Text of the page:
In Louisiana, casino and hotel company Caesars Entertainment Inc. (NASDAQ: CZR) has announced details of a plan to bring its shuttered Isle of Capri Lake Charles property in Calcasieu Parish ashore in fall 2022 as Horseshoe Casino Lake Charles.
The riverboat casino never re-opened after in late August last year it was heavily damaged during Hurricane Laura when it broke loose from its mooring and got stuck under the Interstate 10 bridge (pictured). And remember, the state‘s casino sector was already struggling before COVID-19 was declared a pandemic by the World Health Organization (WHO) in March 2020, not to mention the year’s record-breaking hurricane season.
It was the first riverboat casino in the southeastern U.S. state to gain approval to move to dry land, when in December 2019 the Louisiana Gaming Control Board unanimously approved a plan from what was then, Eldorado Resorts Inc., to build a new $112.7 million casino to be located between the parking lot and hotel at the floating casino site in Westlake, which is about 4.5 miles from the City of Lake Charles.
According to the official press release, the expanded casino will have 60,000-plus square feet of gambling space, 15,000 square feet more than what the Isle has, along with nearly 1,000 slot machines and table games. The new land-based casino will also be home to a 10-table World Series of Poker (WSOP) card room and a Caesars-branded sportsbook.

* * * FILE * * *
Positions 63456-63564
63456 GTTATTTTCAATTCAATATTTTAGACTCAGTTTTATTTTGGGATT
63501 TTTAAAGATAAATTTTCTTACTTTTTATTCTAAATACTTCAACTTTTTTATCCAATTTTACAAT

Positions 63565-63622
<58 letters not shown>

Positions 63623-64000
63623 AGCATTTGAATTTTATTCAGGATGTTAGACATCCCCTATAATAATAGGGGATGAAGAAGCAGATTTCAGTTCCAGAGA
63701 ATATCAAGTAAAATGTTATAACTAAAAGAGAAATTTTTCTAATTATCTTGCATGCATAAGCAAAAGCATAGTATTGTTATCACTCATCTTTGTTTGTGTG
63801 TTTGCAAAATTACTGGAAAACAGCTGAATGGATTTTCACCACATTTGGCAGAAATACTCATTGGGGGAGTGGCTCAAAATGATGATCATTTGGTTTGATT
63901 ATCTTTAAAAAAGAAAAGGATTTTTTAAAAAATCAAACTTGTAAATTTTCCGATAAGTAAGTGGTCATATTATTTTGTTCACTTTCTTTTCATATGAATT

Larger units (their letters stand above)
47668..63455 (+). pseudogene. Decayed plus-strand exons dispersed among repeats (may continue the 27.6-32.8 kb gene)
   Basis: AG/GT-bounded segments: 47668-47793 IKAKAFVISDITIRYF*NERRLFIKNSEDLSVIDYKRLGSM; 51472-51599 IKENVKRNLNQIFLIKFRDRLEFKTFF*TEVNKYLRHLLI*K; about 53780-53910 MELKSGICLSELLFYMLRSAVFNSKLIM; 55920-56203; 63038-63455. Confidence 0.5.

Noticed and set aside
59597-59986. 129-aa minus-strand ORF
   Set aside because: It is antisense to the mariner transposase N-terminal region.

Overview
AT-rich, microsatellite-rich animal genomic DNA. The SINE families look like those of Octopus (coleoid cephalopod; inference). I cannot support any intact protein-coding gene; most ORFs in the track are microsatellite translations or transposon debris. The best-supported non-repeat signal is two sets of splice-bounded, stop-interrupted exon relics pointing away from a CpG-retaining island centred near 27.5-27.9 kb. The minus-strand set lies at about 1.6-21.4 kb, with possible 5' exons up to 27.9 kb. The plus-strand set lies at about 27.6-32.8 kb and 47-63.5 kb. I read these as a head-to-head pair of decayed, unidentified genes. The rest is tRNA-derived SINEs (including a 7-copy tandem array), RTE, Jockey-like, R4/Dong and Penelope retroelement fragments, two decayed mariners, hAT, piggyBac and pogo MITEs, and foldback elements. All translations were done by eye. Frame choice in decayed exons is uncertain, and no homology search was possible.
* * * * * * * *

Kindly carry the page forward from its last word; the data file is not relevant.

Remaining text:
Other property amenities are to include a redesigned 253-room hotel tower “inspired by local scenery” and new dining options including a Brew Brother Tap House.
The expansion, which is a bit scaled down from the earlier plan, will reportedly create in excess of 300 construction jobs.
Commitment to state:
Tom Reeg, Chief Executive Officer for Caesars Entertainment, said they are “are excited to return to operations in Lake Charles in fall 2022 with an all-new resort experience, introducing our iconic Horseshoe brand.”
The CEO noted that their “growing pledge” to the state of Louisiana and the region’s growth continues with the investment, and they are “proud to lead in the recovery of Lake Charles and its community.”
Reeg went on to explain that when Isle of Capri was shuttered “amid the COVID-19 panic,” they had no idea it wouldn’t reopen again for over two years.
“Between the pandemic and the destruction wrought by Hurricane Laura, the challenges our Team Members have faced are unparalleled,” said Jeff Favre, Senior Vice President and General Manager of Isle of Capri Lake Charles. “I’m thrilled to take this dynamic step forward toward getting our Team Members back to work serving our guests.”
In May 2020, Louisiana lost its first casino due to the pandemic, when DiamondJacks Casino & Hotel in Bossier City announced it was closing permanently “due to business circumstances caused by the unexpected impact of the coronavirus.” The property was owned and operated by Los Angeles-based holding company, Peninsula Pacific, and closed just days ahead of its 26th anniversary.
According to information compiled by the Louisiana Workforce Commission, as reported by Nola.com in a July 5, 2020, release, by that time, 4,000-plus casino employees across the state had either already lost, or were expected to lose their jobs, according